Not all employees work in quite the same way, and the June 23 statement showed that at least a small fraction of Yelp employees did return to physical offices when they reopened. How do you plan to address the fact that some employees may not feel remote work is an effective way for them to work?
We are rolling out a benefits survey this summer to gather employee feedback to inform how we continue to evolve our programs and resources to best support our teams. We’ve also conducted live listening sessions with employees who expressed a desire to engage more directly on the topics. We continue to believe there is a role for purposeful in-person collaboration and we have begun to conduct in-person gatherings in cities across the U.S. to strengthen team relationships and connection. We expect our in-person gatherings will continue to evolve as we reimagine the long-held paradigms around work, and we are currently surveying those individuals who have participated in recent gatherings to learn from their experiences so we can create new opportunities for employees to connect in person.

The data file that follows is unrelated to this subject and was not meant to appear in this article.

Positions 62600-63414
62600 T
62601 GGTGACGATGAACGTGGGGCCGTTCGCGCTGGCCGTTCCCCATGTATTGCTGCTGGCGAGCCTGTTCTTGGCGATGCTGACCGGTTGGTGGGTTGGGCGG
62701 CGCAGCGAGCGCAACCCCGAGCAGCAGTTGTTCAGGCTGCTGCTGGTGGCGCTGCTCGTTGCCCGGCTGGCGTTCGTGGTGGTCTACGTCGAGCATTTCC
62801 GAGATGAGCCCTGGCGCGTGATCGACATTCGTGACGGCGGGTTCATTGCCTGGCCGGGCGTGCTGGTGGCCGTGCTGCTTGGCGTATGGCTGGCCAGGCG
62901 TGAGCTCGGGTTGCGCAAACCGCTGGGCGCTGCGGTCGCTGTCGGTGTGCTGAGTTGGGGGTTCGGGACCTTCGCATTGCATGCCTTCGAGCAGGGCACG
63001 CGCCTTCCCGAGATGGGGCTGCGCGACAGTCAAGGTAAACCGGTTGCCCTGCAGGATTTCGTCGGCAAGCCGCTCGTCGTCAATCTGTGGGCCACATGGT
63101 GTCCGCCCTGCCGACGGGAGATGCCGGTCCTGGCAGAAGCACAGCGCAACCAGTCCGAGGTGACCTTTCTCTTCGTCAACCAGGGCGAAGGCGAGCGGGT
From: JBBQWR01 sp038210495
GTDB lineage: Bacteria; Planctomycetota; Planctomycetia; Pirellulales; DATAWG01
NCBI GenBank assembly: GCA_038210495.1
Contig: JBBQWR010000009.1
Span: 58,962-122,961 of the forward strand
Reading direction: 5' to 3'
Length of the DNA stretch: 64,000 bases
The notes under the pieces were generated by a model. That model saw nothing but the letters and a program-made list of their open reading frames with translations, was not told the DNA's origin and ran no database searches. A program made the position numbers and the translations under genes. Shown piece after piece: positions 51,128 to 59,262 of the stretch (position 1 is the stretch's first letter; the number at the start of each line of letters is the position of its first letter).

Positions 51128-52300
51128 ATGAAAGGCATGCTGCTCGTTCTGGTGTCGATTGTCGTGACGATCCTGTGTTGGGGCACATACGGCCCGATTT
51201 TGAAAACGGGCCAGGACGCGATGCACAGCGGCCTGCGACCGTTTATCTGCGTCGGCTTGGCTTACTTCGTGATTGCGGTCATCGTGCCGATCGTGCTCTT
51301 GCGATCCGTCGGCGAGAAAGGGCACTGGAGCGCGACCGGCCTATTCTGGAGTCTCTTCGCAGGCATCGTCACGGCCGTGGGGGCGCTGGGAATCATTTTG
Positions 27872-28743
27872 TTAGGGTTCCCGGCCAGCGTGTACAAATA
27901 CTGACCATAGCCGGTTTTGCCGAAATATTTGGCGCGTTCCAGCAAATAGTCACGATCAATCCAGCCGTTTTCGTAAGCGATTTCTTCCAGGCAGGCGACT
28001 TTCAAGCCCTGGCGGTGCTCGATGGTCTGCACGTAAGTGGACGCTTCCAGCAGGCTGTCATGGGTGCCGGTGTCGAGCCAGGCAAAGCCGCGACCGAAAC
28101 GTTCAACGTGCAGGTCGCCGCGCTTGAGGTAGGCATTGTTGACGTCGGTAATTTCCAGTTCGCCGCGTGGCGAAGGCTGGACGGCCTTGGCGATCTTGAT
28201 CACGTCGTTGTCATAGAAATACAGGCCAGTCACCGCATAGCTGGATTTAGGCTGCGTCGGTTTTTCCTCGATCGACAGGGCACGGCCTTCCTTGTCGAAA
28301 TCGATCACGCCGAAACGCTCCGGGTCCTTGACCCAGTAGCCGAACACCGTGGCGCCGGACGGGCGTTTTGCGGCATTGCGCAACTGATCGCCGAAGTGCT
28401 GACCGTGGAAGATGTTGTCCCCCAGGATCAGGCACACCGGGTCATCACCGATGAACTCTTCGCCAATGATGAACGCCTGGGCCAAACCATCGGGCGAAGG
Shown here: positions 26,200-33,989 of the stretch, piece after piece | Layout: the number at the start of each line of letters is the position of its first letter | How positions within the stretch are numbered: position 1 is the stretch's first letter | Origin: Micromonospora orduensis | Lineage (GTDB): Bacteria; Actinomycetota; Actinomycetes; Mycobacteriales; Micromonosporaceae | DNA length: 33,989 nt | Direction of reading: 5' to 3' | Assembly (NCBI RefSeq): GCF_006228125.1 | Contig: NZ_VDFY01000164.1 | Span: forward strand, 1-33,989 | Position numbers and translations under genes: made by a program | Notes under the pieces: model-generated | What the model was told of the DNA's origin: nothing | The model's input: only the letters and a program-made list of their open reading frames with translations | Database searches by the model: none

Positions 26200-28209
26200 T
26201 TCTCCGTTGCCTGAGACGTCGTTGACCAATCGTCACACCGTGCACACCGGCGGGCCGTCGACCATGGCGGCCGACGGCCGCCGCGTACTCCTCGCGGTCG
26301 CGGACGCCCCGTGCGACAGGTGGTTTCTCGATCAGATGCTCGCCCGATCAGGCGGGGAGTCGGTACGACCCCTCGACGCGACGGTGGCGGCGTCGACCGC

Remote work has caused many of our readers to ask how they can go about preserving the cultures their organizations had before the pandemic if people remain physically separated. How has Yelp thought about this issue? What types of cultural initiatives, policies or formats has the company seen success with in its remote environment?
At Yelp, we have taken steps to strengthen our culture to ensure that all employees, no matter who or where they are, have the support to achieve the work and life goals that led them to selecting us as their employer of choice. As we continue to evolve the future of work at Yelp, we plan to re-allocate resources towards our employee experience, new talent, and the growth of our business.